Tea, wine and veg: The key to preventing dementia

A cup of tea with breakfast, a leafy spinach salad for lunch and a glass of red wine for dinner could slash the risk of developing dementia, according to new research.

People who have a higher intake of food or drink containing antioxidant flavonols – plant compounds linked to a variety of health benefits – appear to have a slower rate of cognitive decline, researchers say.

Scientists from Rush Medical Centre in Chicago recruited 961 people with an average age of 81 and who didn’t have dementia for their study, which lasted seven years.

Participants filled out a questionnaire each year on how often they ate certain foods and completed annual cognitive and memory tests including recalling lists of words, remembering numbers and putting them in the correct order.

They were then divided into five equal groups based on the amount of flavanols they had in their diet.

On average, participants had an average dietary intake of approximately 10milligrams (mg) of total flavanols per day.

The lowest group had an intake of about 5mg per day, while the highest group consumed an average of 15mg per day – the equivalent of one cup of dark leafy greens or three to four cups of tea.

A cup of tea with breakfast, a leafy spinach salad for lunch and a glass of red wine for dinner could slash the risk of developing dementia, according to new research (file)

Rates of dementia dropping thanks to health conscious generation, study finds

America’s dementia rates have fallen by a third in the past two decades — even though more people are living with the condition than ever before.

Researchers say lower smoking rates and better education about diet and other risk factors have led to the relatively rapid decline. 

Some 8.5 per cent of Americans over 65 were estimated to have the memory-robbing disorder in 2016 — the latest year  — compared to 12.2 per cent in 2000.

But a rapidly expanding and aging population means the raw number of dementia sufferers grew by more than 200,000 to 4.2million in that time, the researchers said. 

More up to date figures suggest around 7million Americans have dementia — although evidence is mounting that across developed countries rates are slowing.

The number of adults with dementia is expected to double in the next three decades, the Alzheimer’s Association says, reaching nearly 13million. 

Experts at California-based research organization RAND, who carried out the latest study, said trends were ‘uncertain’ following the Covid pandemic.

To measure cognitive decline, researchers used a global score system which includes 19 different tests.

Analysis revealed people who had the highest intake of flavonols had a 32 per cent reduction in their rate of cognitive decline compared to those who had the lowest.

The study also found those who got most of their flavonols from the likes of kale, beans, tea, spinach and broccoli had the slowest rate of cognitive decline.

However, those who also consumed of the likes of tomatoes, apples, tea, wine and oranges also saw a benefit.

Study author Thomas Holland said: ‘It’s exciting that our study shows making specific diet choices may lead to a slower rate of cognitive decline.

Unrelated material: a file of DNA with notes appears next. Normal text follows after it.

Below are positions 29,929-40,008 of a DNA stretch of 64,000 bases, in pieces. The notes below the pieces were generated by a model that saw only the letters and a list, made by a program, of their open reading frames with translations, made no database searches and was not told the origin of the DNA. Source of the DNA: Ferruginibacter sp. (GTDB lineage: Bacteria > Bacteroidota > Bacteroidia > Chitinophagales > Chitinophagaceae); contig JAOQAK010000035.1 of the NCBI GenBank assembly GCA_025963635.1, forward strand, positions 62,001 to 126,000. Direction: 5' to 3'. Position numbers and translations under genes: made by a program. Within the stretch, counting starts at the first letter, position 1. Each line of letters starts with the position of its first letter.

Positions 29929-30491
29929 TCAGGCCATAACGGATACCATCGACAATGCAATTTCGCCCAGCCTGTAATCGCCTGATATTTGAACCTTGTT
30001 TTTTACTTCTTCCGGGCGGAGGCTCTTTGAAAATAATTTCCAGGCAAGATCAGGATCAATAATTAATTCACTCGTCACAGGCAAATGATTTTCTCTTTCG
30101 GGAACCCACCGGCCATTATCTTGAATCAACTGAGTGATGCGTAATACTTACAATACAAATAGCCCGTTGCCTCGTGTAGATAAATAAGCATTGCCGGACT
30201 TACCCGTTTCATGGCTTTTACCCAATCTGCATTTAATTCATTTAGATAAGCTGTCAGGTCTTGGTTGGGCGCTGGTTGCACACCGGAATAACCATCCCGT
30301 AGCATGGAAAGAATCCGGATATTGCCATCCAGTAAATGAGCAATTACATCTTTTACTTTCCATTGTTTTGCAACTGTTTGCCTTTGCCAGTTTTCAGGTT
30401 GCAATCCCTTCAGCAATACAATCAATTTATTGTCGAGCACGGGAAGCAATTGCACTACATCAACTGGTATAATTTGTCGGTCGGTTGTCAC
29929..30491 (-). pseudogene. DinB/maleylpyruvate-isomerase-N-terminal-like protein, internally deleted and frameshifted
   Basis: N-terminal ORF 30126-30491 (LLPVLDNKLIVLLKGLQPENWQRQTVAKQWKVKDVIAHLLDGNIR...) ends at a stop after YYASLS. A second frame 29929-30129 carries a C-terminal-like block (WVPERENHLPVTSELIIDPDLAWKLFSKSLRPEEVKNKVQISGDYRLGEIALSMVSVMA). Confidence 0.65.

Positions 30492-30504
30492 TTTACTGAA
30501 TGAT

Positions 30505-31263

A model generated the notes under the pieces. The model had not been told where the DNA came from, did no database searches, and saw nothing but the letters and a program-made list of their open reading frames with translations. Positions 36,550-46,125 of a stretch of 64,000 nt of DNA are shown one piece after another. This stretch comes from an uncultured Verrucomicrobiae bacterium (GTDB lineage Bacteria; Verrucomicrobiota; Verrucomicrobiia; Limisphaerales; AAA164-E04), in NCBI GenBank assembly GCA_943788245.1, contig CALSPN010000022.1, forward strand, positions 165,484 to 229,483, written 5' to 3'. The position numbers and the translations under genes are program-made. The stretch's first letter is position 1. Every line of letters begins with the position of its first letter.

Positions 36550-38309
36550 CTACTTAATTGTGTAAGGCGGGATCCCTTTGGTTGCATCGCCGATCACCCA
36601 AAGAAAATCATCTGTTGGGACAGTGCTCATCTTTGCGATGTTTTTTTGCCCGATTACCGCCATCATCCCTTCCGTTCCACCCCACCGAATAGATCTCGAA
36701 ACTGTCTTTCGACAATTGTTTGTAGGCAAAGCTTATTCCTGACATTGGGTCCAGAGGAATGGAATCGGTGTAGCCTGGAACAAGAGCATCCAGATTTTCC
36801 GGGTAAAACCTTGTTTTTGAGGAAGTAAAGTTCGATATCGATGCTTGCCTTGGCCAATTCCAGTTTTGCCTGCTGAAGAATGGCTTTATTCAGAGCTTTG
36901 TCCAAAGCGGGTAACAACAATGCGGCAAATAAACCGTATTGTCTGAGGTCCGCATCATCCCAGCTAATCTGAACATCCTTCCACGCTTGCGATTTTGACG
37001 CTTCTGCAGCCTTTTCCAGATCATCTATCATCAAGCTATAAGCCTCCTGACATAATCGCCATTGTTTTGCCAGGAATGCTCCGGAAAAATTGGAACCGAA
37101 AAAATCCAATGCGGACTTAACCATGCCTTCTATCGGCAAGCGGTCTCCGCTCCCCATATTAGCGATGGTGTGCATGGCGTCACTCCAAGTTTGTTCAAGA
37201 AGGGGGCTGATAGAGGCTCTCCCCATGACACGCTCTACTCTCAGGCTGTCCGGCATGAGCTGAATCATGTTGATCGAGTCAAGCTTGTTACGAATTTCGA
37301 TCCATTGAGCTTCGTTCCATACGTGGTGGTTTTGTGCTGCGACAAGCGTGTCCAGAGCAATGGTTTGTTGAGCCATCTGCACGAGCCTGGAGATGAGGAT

‘Something as simple as eating more fruits and vegetables and drinking more tea is an easy way for people to take an active role in maintaining their brain health.

‘At the end of the day, I would want people to know it is never too early or too late to start making healthy lifestyle changes, especially when it comes to diet.

‘The research presented here adds to the ever-growing body of evidence that what we eat matters.’

Commenting on the findings Dr Sara Imarisio, Head of Strategic Initiatives at Alzheimer’s Research UK, said: ‘Our diet is just one factor that can affect our brain health, and researchers are still trying to pin down to what extent specific dietary components like flavonols affect our memory and thinking abilities.

‘Previous studies indicate that flavonols can help protect brain cells from damage, which has led to researchers investigating their potential role in slowing cognitive decline. 

‘This new study also looks at how different types of flavonols could affect our brain health – something that has not been researched in detail before.

‘While the researchers tried to establish how flavonols play a role in slowing cognitive decline, it is always difficult to rule out other factors that could influence the results of this type of research. 

‘As the participants were, on average, 81 years old at the start of this study, their lifestyle in the years leading up to the study is likely to have affected their risk of cognitive decline.

‘What we can say for now is that there is a wealth of evidence which points towards eating a balanced diet as a way to reduce risk of cognitive decline. 

‘A diet rich in fruit and vegetables, along with plenty of exercise and not smoking, contributes to good heart health, which in turn helps to protect our brain from diseases that lead to cognitive impairment or dementia.

‘If we manage our diet and physical activity throughout our lives, that is a crucial step towards better brain health in later life.’

The findings were published in the journal Neurology.

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